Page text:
Steve Goble

Choose life. (Deuteronomy 30:19)

Micah’s the sort of short book you can read in a week (it only has seven chapters), yet being filled with such varying bits of prophesy, I’ve found it a bit hard to get a handle on. Still, I’m determined to find something that I can remember the book for, other than just because its title happens to be the same as one of my friend’s kid’s names.

I could mark it in my head for its foretelling of the coming of Jesus, some 600 years in advance:

The LORD says, “Bethlehem Ephrathah, you are one of the smallest towns in Judah, but out of you I will bring a ruler for Israel, whose family line goes back to ancient times.”

So the LORD will abandon his people to their enemies until the woman who is to give birth has her son. Then his fellow-countrymen who are in exile will be reunited with their own people. When he comes, he will rule his people with the strength of the LORD God himself.

- Micah 5:2-4a (Good News)

Well, God or no God, in 600 years there was probably going to be someone who said that at some point. Law of averages.

Alternatively, I might focus in on what Micah predicted would become of God’s people after Jesus’ arrival:

His people will live in safety because people all over the earth will acknowledge his greatness, and he will bring peace.

- Micah 5:4b-5a (Good News)

The people of Israel who survive will be like refreshing dew sent by the LORD for many nations, like showers on growing plants. They will depend on God, not man.

-Micah 5:7 (Good News)

(I’m picking just the bits that I want to look at here)

Well, many Christians hardly live in safety today, and we definitely don’t have peace yet. However taken together, these extracts do sum up the huge change that took place in the church after Jesus had shown up.

Previously, God had taught Israel by giving them instructions, including to sacrifice whatever was most important to them. For most people, this meant giving up their best source of income - their best animals. That really required faith, to trust that God would sustain them without it. It really forced a decision to choose which was more important - material things, or God. Also, implicit in that, was an understanding of right and wrong.

Unfortunately they had followed these instructions to the point where they had lost sight of the lessons contained therein. Sacrificing the animals had become a ritual - no faith required, or consideration of right and wrong. Without that fundamental understanding of putting God first, they didn't put God first in the rest of their lives either. They divided against themselves, and ultimately lost everything.

Social justice is far more important to God than just blindly following bureaucratic rules.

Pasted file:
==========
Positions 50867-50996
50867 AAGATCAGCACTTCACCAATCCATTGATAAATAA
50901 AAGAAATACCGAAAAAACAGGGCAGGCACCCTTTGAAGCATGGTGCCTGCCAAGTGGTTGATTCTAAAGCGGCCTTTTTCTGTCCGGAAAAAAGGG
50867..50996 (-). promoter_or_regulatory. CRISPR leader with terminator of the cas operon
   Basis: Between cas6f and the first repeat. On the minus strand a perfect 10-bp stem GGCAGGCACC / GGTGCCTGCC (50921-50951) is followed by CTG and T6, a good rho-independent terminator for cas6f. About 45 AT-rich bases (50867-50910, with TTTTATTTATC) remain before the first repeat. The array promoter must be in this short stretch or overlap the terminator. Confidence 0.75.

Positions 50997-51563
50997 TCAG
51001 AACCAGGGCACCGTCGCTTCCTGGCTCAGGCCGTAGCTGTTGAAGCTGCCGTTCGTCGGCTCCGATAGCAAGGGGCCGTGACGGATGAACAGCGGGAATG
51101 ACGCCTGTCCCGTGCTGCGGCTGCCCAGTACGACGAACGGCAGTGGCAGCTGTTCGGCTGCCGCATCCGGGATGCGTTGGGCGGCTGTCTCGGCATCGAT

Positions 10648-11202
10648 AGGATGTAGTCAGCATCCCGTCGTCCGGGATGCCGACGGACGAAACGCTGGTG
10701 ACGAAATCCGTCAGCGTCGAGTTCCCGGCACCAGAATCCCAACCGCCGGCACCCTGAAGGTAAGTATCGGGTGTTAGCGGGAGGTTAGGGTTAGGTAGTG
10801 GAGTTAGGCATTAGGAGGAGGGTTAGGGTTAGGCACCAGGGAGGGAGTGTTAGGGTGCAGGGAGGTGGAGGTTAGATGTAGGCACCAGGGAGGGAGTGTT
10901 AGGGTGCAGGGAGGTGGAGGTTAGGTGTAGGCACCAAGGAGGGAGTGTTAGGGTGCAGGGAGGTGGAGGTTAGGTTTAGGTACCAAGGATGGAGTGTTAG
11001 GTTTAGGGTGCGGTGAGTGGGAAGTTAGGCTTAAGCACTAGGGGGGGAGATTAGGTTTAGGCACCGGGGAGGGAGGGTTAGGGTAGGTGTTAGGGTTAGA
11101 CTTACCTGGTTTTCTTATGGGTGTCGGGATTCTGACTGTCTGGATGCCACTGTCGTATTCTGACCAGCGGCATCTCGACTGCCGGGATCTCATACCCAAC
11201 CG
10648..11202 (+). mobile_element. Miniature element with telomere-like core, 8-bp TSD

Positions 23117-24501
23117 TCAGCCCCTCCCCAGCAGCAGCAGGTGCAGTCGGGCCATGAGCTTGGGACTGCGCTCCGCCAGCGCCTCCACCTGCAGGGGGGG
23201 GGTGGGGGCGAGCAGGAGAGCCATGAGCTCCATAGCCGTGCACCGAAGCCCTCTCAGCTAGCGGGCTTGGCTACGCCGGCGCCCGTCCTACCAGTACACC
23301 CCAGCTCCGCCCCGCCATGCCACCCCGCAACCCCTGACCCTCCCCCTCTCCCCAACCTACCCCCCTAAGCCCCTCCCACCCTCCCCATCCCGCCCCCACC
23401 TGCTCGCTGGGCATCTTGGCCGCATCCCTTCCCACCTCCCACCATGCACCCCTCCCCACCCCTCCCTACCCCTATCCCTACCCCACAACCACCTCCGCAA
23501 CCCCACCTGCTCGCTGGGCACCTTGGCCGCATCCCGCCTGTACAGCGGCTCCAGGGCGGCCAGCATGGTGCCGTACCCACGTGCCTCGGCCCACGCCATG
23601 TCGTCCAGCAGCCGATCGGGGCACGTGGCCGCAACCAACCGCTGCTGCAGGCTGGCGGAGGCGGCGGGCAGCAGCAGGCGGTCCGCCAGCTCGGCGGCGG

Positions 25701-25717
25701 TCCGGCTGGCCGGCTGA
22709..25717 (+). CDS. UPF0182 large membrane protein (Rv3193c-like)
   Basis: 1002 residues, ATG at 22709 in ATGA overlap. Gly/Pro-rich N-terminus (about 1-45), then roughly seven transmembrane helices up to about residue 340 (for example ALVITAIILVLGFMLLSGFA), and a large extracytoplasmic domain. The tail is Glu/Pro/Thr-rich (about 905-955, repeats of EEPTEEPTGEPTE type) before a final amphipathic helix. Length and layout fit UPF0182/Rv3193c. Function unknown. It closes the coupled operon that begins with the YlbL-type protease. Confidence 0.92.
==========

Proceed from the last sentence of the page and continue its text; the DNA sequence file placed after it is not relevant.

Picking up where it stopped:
So Jesus didn’t restore things to simply repeat the same exercise we’d flunked. He could have just given us a new set of instructions to follow and gradually suck all understanding out of. He didn't.

He taught us the same lesson of putting God first, and examining right and wrong, with a different example. He told stories. He answered questions with questions, to provoke people to examine right and wrong. He taught by example.

Micah’s on the same page, metaphorically, if not literally:

Will the LORD be pleased if I bring him thousands of sheep or endless streams of olive-oil? Shall I offer him my first-born child to pay for my sins? No, the LORD has told us what is good. What he requires of us is this: to do what is just, to show constant love, and to live in humble fellowship with our God.

- Micah 6:7-8 (Good News)

Today God’s nation is not geographical (with our antagonistic borders and armies etc.), but philosophical, and ‘foreigners’ are still welcome to join, and sacrifice stuff to God for the same underlying reason - to make sure that God is more important to us than those things.

You’ve got to wonder why God didn’t start out this way. The arguable success of God’s later plan rather implies that the earlier one was not as good. Why didn’t he emphasise this kindness to others thing back in Leviticus? Oh yeah, yeah that’s right he did, throughout chapter 19...

Well he should have made it clearer. Oh, I’m just whinging.

With infinite power, God has no need to ever repeat himself anyway.

And let’s not forget the most obvious difference of all between the two plans – every single living person back then was different.

One facet that both plans share though is that, to work, they both require a response from us. That would be why the earlier plan didn’t last then. Same with the garden of Eden one. I would argue that God’s plan for the church that we see happening today, is also dependent upon us, and is therefore also failing to some extent. There are enough of us, including me, still getting it wrong.

Final lesson, containing everything that everyone could be today, must surely go to the end of the book though:

There is no other god like you, O LORD; you forgive the sins of your people who have survived. You do not stay angry for ever, but you take pleasure in showing us your constant love. You will be merciful to us once again. You will trample our sins underfoot and send them to the bottom of the sea! You will show your faithfulness and constant love to your people, the descendants of Abraham and Jacob, as you promised our ancestors long ago.


0 comment(s):

Post a Comment

<< Back to Steve's home page

** Click here for preceding post(s) **

** Click here for following post(s) **